Investors often view dividend stocks as assets that are ideal for retirees looking to generate passive income. While clearly they can be vehicles to serve such purpose, dividend stocks can also offer opportunities for capital growth.
In reality, companies that pay dividends may often have more firepower to capitalise on opportunities. As a result, quality dividend stocks actually tend to have the balance of lower risk, and over the long run, deliver greater stability in returns to investors.
In this issue, we look to three true blue, homegrown, dividend champions that we think investors should hold onto over the next decade.
Jewel Changi Airport has been the talk of the town over the past two weeks and we cannot help but to think of ways on how to ride on Singapore’s resolve to remain as the region’s de facto aviation hub. And then, SATS came to mind.
SATS is the chief provider in in-flight catering and ground-handling services at Singapore’s Changi airport. With an outsized market share of about 80 percent in Singapore, SATS is destined to take full advantage of the growing throughput at Changi Airport.
There are several tailwinds carrying SATS over the next decade. For one, Terminal 4 which opened only in October 2017 has boosted the airport’s handling capacity by 16 million passengers per annum. The recently launched retail space of Jewel also would entice more travelers to use Changi Airport as an ideal transit point. Without even slowing down, preparations have already been made for the mega Terminal 5, which would boast the annual handling capacity by 50 million passengers. Construction is slated to begin just next year and by the time it is completed in 2030, Changi Airport’s capacity would reach 132 million passengers per annum!
These numbers tell of the potential for SATS. At the current share price of $5.23, SATS is trading hands at an undemanding valuation of 22.2 times price-to-earnings and a dividend yield of 3.4 percent.
In August 2017, I wrote of the benefits of switching to the Bus Contracting Model for SBS Transit (SBS). Back then, the stock was priced at just $2.66 per share. Today, the largest public bus operator in Singapore – with a market share of over 60 percent – is trading at $4.18 per share.
After the introduction of the Bus Contracting Model (BCM), the government followed up with the introduction of a similar framework for rail lines in Singapore dubbed the “New Rail Financing Framework”. The aim of the government was to free public transport operators of owning the assets as well as the heavy capital expenditure involved. Both of SBS rail lines – the Northeast Line and Sengkang and Punggol Light Rail Transit – have since been moved to the new operating framework.
Following years of tepid growth in its bottom line, effects of the switch to an asset-light model has started to materialise for SBS through its financial performance.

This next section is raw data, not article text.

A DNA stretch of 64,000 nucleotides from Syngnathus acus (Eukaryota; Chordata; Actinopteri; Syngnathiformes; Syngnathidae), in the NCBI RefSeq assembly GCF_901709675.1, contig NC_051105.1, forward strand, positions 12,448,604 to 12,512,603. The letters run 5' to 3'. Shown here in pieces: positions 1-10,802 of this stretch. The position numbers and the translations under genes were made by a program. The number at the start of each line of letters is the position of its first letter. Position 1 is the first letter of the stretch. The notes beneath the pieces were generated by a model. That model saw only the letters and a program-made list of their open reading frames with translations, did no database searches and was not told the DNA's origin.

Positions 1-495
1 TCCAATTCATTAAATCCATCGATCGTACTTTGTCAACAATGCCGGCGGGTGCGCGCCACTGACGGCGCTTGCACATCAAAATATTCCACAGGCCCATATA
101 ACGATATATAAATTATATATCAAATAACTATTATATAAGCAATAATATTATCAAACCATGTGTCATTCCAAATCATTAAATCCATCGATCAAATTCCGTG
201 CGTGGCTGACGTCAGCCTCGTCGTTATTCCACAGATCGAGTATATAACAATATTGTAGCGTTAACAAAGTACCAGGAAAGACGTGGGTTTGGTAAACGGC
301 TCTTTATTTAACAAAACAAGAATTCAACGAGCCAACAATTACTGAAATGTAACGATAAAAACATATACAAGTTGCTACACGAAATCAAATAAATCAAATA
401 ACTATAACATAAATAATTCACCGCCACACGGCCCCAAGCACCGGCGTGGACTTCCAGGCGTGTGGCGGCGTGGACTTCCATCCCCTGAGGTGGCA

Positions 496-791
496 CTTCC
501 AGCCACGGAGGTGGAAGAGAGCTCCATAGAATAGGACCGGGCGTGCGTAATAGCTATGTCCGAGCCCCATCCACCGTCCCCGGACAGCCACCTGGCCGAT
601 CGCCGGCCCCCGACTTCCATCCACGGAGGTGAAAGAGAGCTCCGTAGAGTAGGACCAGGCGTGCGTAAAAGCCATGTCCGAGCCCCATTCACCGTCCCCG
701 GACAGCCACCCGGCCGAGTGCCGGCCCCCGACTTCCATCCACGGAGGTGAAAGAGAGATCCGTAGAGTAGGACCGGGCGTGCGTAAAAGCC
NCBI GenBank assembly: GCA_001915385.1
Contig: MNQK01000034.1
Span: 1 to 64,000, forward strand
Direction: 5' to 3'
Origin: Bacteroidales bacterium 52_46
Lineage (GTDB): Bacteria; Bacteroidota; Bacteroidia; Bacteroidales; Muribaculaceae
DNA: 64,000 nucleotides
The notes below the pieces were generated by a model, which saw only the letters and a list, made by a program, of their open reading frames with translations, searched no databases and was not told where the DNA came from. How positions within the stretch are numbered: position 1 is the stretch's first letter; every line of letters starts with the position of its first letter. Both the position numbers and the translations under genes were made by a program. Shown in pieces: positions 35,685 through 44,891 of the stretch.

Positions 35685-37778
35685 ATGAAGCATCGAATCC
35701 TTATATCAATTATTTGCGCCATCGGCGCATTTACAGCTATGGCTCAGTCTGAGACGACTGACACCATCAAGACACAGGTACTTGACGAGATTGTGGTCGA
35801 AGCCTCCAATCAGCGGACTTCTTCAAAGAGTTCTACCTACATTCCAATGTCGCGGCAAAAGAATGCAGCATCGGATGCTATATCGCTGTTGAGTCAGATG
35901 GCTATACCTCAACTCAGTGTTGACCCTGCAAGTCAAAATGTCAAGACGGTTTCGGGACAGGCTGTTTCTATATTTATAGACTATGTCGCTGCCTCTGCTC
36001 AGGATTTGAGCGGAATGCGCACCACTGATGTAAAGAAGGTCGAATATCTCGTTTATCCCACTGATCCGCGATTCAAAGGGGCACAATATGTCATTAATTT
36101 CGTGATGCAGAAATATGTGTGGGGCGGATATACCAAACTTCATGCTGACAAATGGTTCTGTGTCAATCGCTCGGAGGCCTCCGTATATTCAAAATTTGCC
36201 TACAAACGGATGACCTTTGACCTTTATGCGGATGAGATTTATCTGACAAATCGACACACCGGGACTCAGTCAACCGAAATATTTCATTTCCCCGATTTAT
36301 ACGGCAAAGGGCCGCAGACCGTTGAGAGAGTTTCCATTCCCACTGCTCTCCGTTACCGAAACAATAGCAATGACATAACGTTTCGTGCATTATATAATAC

In FY18, SBS’ net profit almost doubled to $80.1 million, while revenue increased 16.1 percent to $1.4 billion. Most of the bottom line growth can be attributed to the transition to the BCM. Meanwhile, as the authorities took over the ownership of SBS’ public transport assets, SBS was able to strengthen its balance sheet by paring down its debt to a healthier level of 15 percent total debt-to-equity, compared to 51.7 percent in FY16. In addition, the move also freed up the cash flow involved in the cost of asset renewals, procurements and upgrades.
Apart from that, on macro-perspective, demand for public transport should outpace that for private cars following the government’s freeze on growth of vehicles in Singapore in October 2017. The push to go car-lite in land scarce Singapore would induce higher consumption and hence further expansion of Singapore’s public transport system. Furthermore, in the short term, SBS is slated to see contributions ramping up from the newly added Seletar and Bukit Merah Bus Packages.
At the current share price, the stock is only trading at just 16.1 times price-to-earnings and offers a yield of 3.1 percent. With a brighter outlook and a payout ratio of just 50 percent, there is no doubt that there is still room for growth for SBS.
Sheng Siong Group
For supermarket operators, success hinges on the company’s ability to buy more in bulk which leads to greater economies of scale. Homegrown Sheng Siong Group (Sheng Siong) has achieved just that, expanding from 34 stores in 2014 to 54 as of FY18. In addition, Sheng Siong has taken its first step into the Chinese market with the first overseas outlet in Kunming China in 2017.
In FY18, Sheng Siong’s revenue increased 7.4 percent to $890.9 million while gross profit rose proportionally higher by 9.6 percent to $238.4 million. This translates to a gross margin of 26.8 percent, representing an improvement from 26.2 percent a year ago. The group’s management attributed the lower input prices in FY18 to better buying prices, higher rebates from suppliers, improvement in efficiency in its central distribution centre and a higher mix of fresh than non-fresh offerings.
Despite that, FY18 net profit only inched up 1.4 percent to $70.8 million due to a refund of prior years’ taxes in FY17. Stripping that away, net profit in FY18 would have risen by 4.6 percent.
Nonetheless, between FY17 and FY18, Sheng Siong added 10 new stores to its Singapore’s operations and the further ramp up of the new stores is expected to underpin growth for the group. Meanwhile, Sheng Siong’s net cash pile continued to amass, rising from $73.4 million in FY17 to $87.2 million in FY18. The group has thus far managed to fund expansion internally without any debt.
At the current share price of $1.04, the stock trades at 22.3 times its earnings and offers a dividend yield of 3.3 percent. Given the group’s experience in the supermarket business, a successful foray into China could spur a more aggressive pace for overseas expansion.